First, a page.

Dads Against the Divorce Industry

DA*DI is devoted to reinstating the societal valuation of Marriage and the traditional, nuclear American Family, with particular emphasis on the essential role of FATHERS.

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Convenant marriage foes fail to make their point

by Cathy Young

A few years ago, as the no-fault divorce debate was beginning to brew, Reason magazine ran an article suggesting a libertarian solution: allow different types of marriages. People who want the option of easy divorce could still have it. Others, who hold a more traditional view and do not want enter a union that can be easily dissolved, could have the law solemnize their intentions.

   I doubt that Tony Perkins, the Republican legislator who sponsored Louisiana's "covenant marriage" law, is a libertarian. But the principle is the same as in the Reason proposal: allowing people to choose between standard marriage and a more binding kind. In a "covenant marriage," you cannot get a divorce without marital counseling and without proof of serious wrongs by your spouse - adultery, physical abuse, abandonment of at least a year or imprisonment for a felony - or a two-year separation.

   Starting Aug. 15, every couple getting a marriage license in Louisiana is offered this option; couples already married can renew their vows in a covenant marriage. A similar law is being considered in Ohio.

   This simple idea has a lot of people upset. Terry O'Neill, president of the Louisiana chapter of the National Organization for Women, says the law will hurt women (while Rep. Perkins insists it will protect wives). Lynne Gold-Bikin of the American Bar Association sees an insidious attempt to do away with no-fault divorce by stealth, against the wishes of the people - though Americans who want quick divorces to remain available can simply decline the covenant marriage option. Nadine Strossen of the American Civil Liberties Union deplores the government forcing people to stay together.

   But does the law really force anyone to do anything? Yes, critics say: By setting up one form of wedlock as Marriage Lite and the other as Marriage Premium, the state will, as Gold-Bikin put it, "embarrass" couples into choosing the latter. No one will dare tell a future mate, "I love you, honey, but I want an easy way out." (As usual, most commentators seem to assume that the man would want to say it - though women today take a more positive view of divorce than men, and initiate most divorces.)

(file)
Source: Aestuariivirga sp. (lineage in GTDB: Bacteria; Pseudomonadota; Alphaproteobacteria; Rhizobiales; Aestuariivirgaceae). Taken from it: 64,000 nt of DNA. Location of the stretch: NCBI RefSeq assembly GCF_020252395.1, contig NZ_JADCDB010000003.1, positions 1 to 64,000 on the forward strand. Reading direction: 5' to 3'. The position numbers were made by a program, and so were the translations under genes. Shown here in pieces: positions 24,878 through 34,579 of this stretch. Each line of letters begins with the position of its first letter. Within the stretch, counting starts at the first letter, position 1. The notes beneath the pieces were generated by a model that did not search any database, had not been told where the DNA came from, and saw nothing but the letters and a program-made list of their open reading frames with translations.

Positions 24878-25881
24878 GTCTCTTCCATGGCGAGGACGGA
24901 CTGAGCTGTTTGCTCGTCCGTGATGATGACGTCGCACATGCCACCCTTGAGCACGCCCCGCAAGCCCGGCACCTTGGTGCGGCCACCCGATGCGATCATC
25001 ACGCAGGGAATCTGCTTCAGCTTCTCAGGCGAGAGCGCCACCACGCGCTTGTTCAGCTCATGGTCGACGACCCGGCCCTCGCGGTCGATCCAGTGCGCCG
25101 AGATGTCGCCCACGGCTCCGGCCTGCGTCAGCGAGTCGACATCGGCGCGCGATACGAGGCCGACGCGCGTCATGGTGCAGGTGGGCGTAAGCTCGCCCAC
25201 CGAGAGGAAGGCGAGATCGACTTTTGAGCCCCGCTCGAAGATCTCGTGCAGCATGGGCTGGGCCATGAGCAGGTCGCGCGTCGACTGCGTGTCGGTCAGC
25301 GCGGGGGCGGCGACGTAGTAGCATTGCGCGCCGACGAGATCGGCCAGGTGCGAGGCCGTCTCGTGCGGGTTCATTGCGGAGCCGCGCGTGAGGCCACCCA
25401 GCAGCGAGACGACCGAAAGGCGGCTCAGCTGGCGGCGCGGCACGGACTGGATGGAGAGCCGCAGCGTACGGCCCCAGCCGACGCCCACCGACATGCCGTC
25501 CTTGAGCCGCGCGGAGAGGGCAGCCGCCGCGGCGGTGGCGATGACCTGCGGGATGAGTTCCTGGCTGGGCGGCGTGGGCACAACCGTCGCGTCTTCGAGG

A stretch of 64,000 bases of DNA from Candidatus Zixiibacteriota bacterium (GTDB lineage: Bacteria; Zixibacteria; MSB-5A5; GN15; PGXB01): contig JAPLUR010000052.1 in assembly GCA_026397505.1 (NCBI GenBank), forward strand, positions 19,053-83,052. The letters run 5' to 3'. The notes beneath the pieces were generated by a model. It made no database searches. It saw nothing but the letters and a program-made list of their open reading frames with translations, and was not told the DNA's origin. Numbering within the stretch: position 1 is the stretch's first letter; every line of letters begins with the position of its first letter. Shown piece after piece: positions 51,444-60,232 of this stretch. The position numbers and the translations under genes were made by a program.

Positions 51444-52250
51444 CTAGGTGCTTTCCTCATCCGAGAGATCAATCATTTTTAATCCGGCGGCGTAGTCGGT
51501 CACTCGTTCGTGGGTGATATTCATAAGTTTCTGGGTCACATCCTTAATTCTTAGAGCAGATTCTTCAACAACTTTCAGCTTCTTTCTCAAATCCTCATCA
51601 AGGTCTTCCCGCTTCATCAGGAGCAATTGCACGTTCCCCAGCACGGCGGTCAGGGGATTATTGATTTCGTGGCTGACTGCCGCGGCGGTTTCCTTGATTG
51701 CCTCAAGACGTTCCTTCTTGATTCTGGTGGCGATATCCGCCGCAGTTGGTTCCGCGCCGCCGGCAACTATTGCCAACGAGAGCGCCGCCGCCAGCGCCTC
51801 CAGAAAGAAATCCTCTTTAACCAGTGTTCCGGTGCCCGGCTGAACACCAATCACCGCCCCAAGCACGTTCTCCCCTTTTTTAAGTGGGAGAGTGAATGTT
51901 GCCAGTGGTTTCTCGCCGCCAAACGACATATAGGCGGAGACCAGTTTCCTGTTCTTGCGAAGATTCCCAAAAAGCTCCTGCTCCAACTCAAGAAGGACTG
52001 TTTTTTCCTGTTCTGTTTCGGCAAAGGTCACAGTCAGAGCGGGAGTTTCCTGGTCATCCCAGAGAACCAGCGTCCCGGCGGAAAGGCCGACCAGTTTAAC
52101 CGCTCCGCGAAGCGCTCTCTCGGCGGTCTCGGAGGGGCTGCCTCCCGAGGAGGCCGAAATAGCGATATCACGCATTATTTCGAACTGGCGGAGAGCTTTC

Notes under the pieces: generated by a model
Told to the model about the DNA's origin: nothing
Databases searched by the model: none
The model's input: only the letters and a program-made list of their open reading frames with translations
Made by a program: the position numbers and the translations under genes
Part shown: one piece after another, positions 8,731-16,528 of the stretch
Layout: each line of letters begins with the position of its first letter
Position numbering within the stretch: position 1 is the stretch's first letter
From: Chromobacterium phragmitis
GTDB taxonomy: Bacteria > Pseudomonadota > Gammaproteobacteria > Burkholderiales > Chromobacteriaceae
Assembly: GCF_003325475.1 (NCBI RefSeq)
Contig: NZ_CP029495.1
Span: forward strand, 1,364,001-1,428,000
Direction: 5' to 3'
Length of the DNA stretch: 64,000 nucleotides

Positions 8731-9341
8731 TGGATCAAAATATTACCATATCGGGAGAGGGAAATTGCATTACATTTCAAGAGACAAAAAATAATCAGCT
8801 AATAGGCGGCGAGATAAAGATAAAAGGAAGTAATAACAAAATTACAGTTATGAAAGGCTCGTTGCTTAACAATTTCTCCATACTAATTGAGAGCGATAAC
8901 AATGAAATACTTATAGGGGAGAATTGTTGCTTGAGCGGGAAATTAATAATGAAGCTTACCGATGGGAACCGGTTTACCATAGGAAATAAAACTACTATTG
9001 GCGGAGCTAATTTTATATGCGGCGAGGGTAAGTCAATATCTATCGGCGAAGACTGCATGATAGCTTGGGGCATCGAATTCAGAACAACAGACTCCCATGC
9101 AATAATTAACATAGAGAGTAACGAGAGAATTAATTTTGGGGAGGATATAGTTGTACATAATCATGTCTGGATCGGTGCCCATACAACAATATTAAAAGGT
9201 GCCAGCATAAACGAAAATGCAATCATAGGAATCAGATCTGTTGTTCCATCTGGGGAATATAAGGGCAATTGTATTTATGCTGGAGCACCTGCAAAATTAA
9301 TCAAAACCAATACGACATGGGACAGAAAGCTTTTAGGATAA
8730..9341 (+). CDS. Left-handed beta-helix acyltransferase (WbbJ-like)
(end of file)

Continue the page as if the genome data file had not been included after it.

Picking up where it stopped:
Ironically, this criticism seems to grant no-fault divorce opponents their main point: a marriage that is more difficult to end is more "real."

   On Crossfire, Strossen worried about "governmental pressure for people to make uninformed, unknowing decisions to enter into marriage relationships which are much harder to get out of when they don't know the consequences." But that's simply inaccurate: The law requires couples opting for the covenant marriage to get premarital counseling in which the implications of the step they are taking will be fully explained.

   In fact, the first day that covenant marriage was available, it found no takers. Most people said they were not planning to get divorced but found the premarital counseling to be too much of a hassle. So far, the intimidation doesn't seem to be working - though if covenant marriage catches on in a big way, men and women who opt for standard marriage may feel somewhat defensive. Which is still not the same as being forced.

   Others have argued that the requirements of pre-divorce counseling and a waiting period will endanger battered wives, who need a quick, sometimes secret exit. That's another red herring: while it may take longer for a divorce to be formalized, the law certainly won't stop either spouse from leaving the home.

   It is also worth noting that where there is no clear fault but the marital bond has irretrievably broken down, the covenant marriage law is hardly draconian: a two-year separation is all it takes for the marriage to end.

   Opponents of tougher divorce laws usually protest that, of course, they want marriages to be stronger. But when a law that seeks to build stronger marriages while preserving choice causes all this alarm, one begins to wonder if they are sincere.

Cathy Young is vice-president of the Women's Freedom Network. You may write her at The News, Editorial Page, 615 W. Lafayette Blvd., Detroit, Mich. 48226.

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